Assad’s Inner Circle
- Maher Assad, 44, head of the Presidential Guard. The youngest of Hafez al-Assad’s four sons, he is said to be Syria’s second most powerful man. Maher studied business at Damascus University and then followed his older brother, Basil, into the military. In October 1999, Maher reportedly shot his brother-in-law, Assef Shawqat, after an argument. Shawqat recovered, and Maher has since earned praise as the commander of the Presidential Guard. He is also a member of the Ba’ath Party Central Committee. Maher is mentioned in the Mehlis report as one of the people who planned Hariri’s murder. Maher’s troops have played a key role in violently suppressing the Syrian uprising. The United States, the European Union, and the Arab League placed sanctions on Maher for human rights violations in Syria.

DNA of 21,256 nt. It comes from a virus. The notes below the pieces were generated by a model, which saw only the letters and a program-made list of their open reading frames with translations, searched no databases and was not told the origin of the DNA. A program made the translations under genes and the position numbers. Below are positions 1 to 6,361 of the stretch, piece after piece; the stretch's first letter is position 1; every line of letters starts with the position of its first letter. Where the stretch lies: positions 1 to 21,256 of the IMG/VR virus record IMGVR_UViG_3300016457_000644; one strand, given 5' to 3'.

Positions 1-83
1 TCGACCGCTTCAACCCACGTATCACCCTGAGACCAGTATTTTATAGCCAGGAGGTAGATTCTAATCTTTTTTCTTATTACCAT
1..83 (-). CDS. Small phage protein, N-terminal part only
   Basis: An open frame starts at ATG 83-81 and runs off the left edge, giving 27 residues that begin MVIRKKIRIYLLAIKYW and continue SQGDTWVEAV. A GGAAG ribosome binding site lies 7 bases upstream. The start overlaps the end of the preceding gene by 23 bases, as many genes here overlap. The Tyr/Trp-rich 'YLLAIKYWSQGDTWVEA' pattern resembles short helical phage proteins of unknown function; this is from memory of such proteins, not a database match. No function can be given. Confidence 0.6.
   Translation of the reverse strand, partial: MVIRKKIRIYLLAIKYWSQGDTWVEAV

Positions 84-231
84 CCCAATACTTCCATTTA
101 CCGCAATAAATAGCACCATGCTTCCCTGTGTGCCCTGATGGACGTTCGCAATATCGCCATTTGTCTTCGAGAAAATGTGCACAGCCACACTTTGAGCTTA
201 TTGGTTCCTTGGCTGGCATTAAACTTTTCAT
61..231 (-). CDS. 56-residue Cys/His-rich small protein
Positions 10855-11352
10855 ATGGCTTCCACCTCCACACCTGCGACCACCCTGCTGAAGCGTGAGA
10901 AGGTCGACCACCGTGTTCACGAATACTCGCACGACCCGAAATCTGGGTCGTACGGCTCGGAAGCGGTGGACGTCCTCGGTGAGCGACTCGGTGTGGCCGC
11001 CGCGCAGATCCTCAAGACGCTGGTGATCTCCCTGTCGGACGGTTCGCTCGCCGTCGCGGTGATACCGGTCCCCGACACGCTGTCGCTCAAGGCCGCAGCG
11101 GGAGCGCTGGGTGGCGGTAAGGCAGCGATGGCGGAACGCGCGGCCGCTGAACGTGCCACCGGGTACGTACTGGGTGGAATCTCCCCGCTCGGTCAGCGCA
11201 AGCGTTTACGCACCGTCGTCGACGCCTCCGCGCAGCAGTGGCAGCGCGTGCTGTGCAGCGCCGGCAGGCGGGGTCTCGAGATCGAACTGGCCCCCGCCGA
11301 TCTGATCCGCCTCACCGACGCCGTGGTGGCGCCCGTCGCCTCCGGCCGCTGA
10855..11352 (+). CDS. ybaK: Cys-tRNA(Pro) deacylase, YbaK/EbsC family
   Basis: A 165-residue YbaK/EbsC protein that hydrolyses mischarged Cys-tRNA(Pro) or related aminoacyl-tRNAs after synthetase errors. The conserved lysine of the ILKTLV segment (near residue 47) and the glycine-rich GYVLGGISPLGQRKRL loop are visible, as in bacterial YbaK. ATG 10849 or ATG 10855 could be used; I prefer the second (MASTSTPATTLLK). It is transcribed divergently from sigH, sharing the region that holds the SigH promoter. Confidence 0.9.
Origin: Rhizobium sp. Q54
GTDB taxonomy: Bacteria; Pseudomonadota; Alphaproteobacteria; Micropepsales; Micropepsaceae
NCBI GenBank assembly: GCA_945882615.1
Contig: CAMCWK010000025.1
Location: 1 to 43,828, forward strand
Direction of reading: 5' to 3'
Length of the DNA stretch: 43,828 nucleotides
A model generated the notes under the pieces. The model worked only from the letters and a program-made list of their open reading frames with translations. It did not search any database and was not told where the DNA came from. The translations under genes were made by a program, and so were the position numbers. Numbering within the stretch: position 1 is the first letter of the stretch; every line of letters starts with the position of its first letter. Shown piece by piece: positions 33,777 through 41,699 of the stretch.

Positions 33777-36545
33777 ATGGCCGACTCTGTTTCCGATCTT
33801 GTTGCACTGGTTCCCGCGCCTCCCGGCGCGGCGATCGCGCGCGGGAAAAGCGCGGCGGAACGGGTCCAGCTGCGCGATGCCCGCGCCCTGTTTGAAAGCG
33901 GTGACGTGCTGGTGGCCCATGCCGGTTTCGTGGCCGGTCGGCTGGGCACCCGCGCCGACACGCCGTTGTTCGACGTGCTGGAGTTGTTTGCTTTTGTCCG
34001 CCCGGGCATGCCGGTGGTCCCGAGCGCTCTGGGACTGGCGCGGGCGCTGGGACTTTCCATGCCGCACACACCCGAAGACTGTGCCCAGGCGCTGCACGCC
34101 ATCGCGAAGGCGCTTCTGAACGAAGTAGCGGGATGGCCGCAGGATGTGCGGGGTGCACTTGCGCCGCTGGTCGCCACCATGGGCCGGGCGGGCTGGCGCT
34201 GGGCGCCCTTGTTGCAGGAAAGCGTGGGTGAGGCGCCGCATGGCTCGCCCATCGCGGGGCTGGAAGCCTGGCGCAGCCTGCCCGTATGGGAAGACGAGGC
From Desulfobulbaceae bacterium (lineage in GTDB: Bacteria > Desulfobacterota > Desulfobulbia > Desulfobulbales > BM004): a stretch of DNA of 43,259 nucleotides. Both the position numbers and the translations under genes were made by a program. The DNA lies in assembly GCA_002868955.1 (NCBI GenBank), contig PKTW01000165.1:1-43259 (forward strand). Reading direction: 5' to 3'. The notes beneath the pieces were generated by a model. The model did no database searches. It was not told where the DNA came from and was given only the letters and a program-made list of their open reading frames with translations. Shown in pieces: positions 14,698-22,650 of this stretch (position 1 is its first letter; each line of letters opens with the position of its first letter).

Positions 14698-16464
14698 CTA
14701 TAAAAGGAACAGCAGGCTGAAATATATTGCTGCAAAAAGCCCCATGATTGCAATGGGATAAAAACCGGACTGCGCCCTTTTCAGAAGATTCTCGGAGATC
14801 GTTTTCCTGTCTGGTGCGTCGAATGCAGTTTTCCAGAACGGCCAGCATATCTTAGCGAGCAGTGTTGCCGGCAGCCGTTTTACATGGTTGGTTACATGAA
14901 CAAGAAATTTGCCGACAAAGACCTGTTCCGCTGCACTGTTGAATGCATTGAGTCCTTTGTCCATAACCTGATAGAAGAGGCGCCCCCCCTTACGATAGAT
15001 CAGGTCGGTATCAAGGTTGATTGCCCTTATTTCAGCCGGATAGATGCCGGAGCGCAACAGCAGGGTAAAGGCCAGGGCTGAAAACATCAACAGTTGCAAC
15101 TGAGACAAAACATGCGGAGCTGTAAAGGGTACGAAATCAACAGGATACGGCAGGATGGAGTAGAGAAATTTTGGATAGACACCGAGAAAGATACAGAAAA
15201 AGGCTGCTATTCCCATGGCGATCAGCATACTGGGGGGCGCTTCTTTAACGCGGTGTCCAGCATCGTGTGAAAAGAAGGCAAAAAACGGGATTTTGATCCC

- Dawoud Rajiha, 65, minister of defense. Rajiha, born in Damascus, is a Greek Orthodox Christian, a rarity in the upper echelons of the largely Alawite Syrian leadership. He was an artillery specialist in the military academy, from which he graduated in 1967. He attained the rank of lieutenant general in 1998 and became a full general in 2005, a year after being appointed the army chief of staff. He has been Syria’s minister of defense since August 2011.